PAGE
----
People are prone to evil. Kings don’t alter that; on the contrary—they solidify it even more. Gods method, instead, was/is to raise up faithful prophets to speak hard truths while they are vastly outnumbered by false prophets who tickle itching ears. May God give us the courage and insight to be in the minority of true prophets in our generation—even at the cost of our life and that of our family.
Consider the lines of Jason Upton’s, “Panic Room,” which seemingly addresses this very type of thing:
Our prophets are nicer
And kinder and sweeter,
We’ve partnered in their great reward.
They bless us with peace
In exchange for a token,
What more could we ever ask for?Jason Upton’s, “Panic Room”
Luke and Matthew clearly have different emphases and themes in their birth narratives (and gospels), and thus cover different events. For instance, Luke mentions:
On the other hand, Matthew describes:
On the surface, it may seem difficult to understand and reconcile these differences, but closer inspection will show the differences to complement each other and enlighten our understanding of the Lord and His word.
First, it is important to recognize the emphases of each writer.
Luke seems to want to promote Christianity as a religion that produces obedient citizens faithful to true Judaism, and favorable to the Roman government. An example of this is seen when he says that John’s parents, “were…walking in all the commandments and ordinances of the Lord blameless,” (Luke 1:6), even though he later writes that John’s father was disobedient to the angel’s words (Luke 1:20). This shows that Luke wrote with generalizations and theological emphases (e.g. Zacharias was obedient) while still maintaining truthfulness (e.g. Zacharias sinned).
Furthermore, Luke emphasizes:
While he ignores:
Luke also highlights Jesus as coming from Galilee and returning to begin his ministry there. Later on, however, Luke writes, “He [Jesus] set his face to go to Jerusalem,” (9:51). From that point, so thoroughly does Luke focus on Jerusalem that he (alone) ignores the Galilee episodes of Jesus’ resurrection. It seems that Luke has in mind a focus on Jesus bringing His movement to the center of Judaism (Jerusalem herself), where, he later writes, the church began (Acts 1-2). All of this continues to emphasize Luke’s theme of the Jesus movement encouraging obedient and faithful Judaism (see Resurrection Harmonization for more on how this relates to Jesus’ resurrection).
This selective storytelling merely reflects emphasis—not deception or contradiction—in the same way that any person who recounts a story focuses on certain details with certain audiences, while bypassing other details.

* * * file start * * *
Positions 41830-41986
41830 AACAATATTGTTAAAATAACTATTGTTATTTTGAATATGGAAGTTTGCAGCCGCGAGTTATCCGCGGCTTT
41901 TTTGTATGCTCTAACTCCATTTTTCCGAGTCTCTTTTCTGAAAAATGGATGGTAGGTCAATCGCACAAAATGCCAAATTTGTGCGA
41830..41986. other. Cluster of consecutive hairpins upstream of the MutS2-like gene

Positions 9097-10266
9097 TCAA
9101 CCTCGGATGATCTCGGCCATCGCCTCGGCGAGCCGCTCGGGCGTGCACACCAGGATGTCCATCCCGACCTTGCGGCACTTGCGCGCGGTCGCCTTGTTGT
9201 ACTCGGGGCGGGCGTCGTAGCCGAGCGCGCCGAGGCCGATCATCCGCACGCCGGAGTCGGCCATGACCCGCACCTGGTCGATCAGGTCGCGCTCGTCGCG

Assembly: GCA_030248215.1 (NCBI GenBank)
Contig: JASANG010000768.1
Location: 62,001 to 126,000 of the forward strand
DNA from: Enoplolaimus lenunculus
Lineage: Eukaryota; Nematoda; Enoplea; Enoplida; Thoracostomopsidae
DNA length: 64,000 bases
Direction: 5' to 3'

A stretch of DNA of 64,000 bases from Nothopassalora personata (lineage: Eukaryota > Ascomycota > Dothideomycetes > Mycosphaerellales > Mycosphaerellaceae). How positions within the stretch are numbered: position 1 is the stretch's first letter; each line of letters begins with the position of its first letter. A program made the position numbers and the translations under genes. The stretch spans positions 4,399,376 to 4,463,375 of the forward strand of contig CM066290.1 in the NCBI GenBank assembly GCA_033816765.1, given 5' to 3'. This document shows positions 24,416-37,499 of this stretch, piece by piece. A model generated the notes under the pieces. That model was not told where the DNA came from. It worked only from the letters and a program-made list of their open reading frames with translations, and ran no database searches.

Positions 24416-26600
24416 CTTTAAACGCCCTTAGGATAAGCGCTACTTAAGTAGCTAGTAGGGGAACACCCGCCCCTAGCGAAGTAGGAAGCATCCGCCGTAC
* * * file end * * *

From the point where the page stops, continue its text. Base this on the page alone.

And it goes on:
On top of this, Luke writes Jesus’ birth account with an interesting focus on other certain patterns (Fitzmyer 1970, 28A:313–14). One of these patterns is the departure and return of characters after Luke introduces them.
Thus, Luke writes: “So when they [Joseph and Mary] had performed all things according to the law of the Lord, they returned to Galilee,” (2:39), while ignoring the visit of the wise men, and Joseph and Mary’s exodus to Egypt (both of which seemingly happened before their return to Galilee in Matthew’s gospel). This matches Luke’s departure-return motif, and does not contradict these events recorded in Matthew. For instance, as I propose, it would be completely consistent for Joseph and Mary to be visited by the wise men and flee to Egypt after they fulfilled the law, but before they went to Galilee, without Luke mentioning it.
In fact, a similar phenomenon takes place when Luke recounts Paul’s conversion in Acts 9, and explains that Paul went to Damascus after he saw the Lord (v. 19), and then went to Jerusalem (v. 26), while ignoring the fact that Paul went to Arabia in between his visit to Damascus and Jerusalem (cf. Gal. 1:17). Luke would have known this detail as Paul’s traveling companion, and Paul would have known this detail when he endorsed Luke’s writing as the words of Scripture. However, it simply did not fit the emphasis of his writing through the Holy Spirit to include Paul’s fleeing to Arabia, just as it did not fit the theme of his writing to include Joseph and Mary’s fleeing to Egypt in Luke 2:38.
In contrast, Matthew emphasizes Jesus as the Messiah spoken of in the O.T. Scriptures who saves the Jews (first), and the Gentiles (later). Thus:
In contrast, the Roman census, John the Baptist’s birth, and Joseph and Mary living in Nazareth before the birth of Jesus do not show O.T. fulfillment or help establish the Jew-then-Gentile salvation themes of Matthew, and thus are not included.
Therefore, it should be apparent that the writers had different agendas and different styles in their narratives, which explains their seeming discordance. However, comparing the two accounts reveals a fuller picture of the events of Jesus’ birth, and shows no contradiction.